by Parliamentary Opposition Leader, DAP Secretary-General and MP for Tanjung, Lim Kit Siang, in Petaling Jaya on Tuesday, March 16, 1993:
Who is in the wrong that the country has no long-term plan to meet its power needs – Ani Arope, Samy Vellu or both?
Two days ago, the Minister for Energy, Telecommunications and Posts, Datuk Seri S. Samy Vellu, said that he was unhappy with Tenaga Nasional Bhd. for its lack of plans to meet the country’s long-term power needs.
He said rapid industrial growth would increase demand for at least another 4,000 MW over the next four years while Tenaga Na¬sianal’s supply was good only for the short-term needs and to overcome the power shortage. He then issued a call to Tenaga management to ‘pull up its sock and get down to work.’
Tenaga Nasional Bhd. executive chairman, Datuk Dr. Ani Arope, however disagreed with the Minister declaring yesterday that “People are entitled to their own opinions… It is their prerogative.”
He said TNB had drawn tip a five-year plan starting this year to meet the country’s power needs, especially those in the indus¬trial sector.
He said the corporation had already worked out a margin of power supply tip to 1997 to ensure investment would not be slowed down by any more power interruption.
The country must be perplexed by this open disagreement between the Minister in charge of energy and the monopoly corporation on energy.
The question on whether the country has any long-term plan to meet its power need is a very important question especially after the three-day nation-wide power black-out from September 29 last year and the current national energy crisis, and the people are entitled to know who is wrong: Ani Arope, Samy Vellu or both!
Tan Sri Ani Arope’s assurances that Tenaga Nasianal Bhd has a five-year plan to meet the country’s power needs would have more credibility if not for the nation-wide power black-out last September and the current national energy crisis. It is significant that up to now, the authorities have not dared to make public the report of the consultants inquiring into last September’s nation-wide blackout.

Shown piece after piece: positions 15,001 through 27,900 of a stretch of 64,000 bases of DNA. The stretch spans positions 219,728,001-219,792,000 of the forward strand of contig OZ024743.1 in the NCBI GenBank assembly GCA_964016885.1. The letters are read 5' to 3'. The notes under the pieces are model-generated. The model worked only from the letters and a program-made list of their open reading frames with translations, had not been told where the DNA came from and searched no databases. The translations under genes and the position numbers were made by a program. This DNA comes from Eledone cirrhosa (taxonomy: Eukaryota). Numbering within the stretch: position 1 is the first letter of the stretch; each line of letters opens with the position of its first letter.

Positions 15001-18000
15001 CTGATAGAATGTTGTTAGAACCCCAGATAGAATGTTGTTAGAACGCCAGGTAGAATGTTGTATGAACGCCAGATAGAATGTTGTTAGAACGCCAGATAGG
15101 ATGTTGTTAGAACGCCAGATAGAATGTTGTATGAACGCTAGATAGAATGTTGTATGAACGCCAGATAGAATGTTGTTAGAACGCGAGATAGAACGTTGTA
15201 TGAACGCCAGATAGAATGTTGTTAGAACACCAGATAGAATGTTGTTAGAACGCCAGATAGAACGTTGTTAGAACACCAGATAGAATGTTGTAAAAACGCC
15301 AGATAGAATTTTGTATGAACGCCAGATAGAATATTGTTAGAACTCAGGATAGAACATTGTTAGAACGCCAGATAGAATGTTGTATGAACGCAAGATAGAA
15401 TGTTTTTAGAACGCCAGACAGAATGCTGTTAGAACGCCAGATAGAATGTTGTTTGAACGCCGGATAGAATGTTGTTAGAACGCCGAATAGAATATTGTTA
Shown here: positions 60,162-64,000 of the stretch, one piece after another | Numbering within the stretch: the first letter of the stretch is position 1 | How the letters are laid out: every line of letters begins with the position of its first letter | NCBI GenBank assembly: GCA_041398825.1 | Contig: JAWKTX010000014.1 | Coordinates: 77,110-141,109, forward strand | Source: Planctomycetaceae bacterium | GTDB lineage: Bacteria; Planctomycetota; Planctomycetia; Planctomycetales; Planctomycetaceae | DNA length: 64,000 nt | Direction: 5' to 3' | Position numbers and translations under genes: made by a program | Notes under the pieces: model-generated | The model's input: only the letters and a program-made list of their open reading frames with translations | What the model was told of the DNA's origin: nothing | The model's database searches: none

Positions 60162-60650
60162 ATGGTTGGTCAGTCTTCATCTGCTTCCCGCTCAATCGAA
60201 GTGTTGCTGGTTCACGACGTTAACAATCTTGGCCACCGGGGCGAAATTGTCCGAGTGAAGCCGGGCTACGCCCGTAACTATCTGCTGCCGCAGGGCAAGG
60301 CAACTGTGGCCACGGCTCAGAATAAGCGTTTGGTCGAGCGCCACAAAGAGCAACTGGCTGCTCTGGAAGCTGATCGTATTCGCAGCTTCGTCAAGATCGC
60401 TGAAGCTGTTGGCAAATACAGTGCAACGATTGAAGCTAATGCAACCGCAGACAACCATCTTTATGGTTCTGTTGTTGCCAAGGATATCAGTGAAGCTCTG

Datuk Samy Vellu’s credibility is also not very high at present, particularly when it is borne in mind that he had been the Minister in charge of the energy portforlio in the past five years.
In fact, in August 1991, Samy Vellu announced that he was heading a special task force formed by his Ministry to look into the short and long-term energy needs of the country, and which would devise ‘step-by-step’ plans and strategies for the next five years for the increasing demand for energy.
Samv Vellu had announced that this task force would also comprise his deputy minister, the ministry’s secretary-general, director-general of the Department of Electricity, managing director of Tenaga Nasional Bhd and its six general managers.
Clearly, if this Ministry of Energy, Telecommunications and Posts task force headed by Samy Vellu had discharged its duties compe¬tently, there would have been no nation-wide power blackout last September nor the national energy crisis from January this year.
Samy Vellu had announced then that his task force would submit quarterly reports to the Cabinet on the energy situation and plan in the country. This means that his task force should have submitted at least five quarterly reports to the Cabinet by now.
Can Samy Vellu tell whether his task force had submitted a single quarterly report to the Cabinet? How many meetings had this task force held since its formation in August 1991? And what had been the outcome of the deliberations and plannings of this task force, and whether it is still in existence?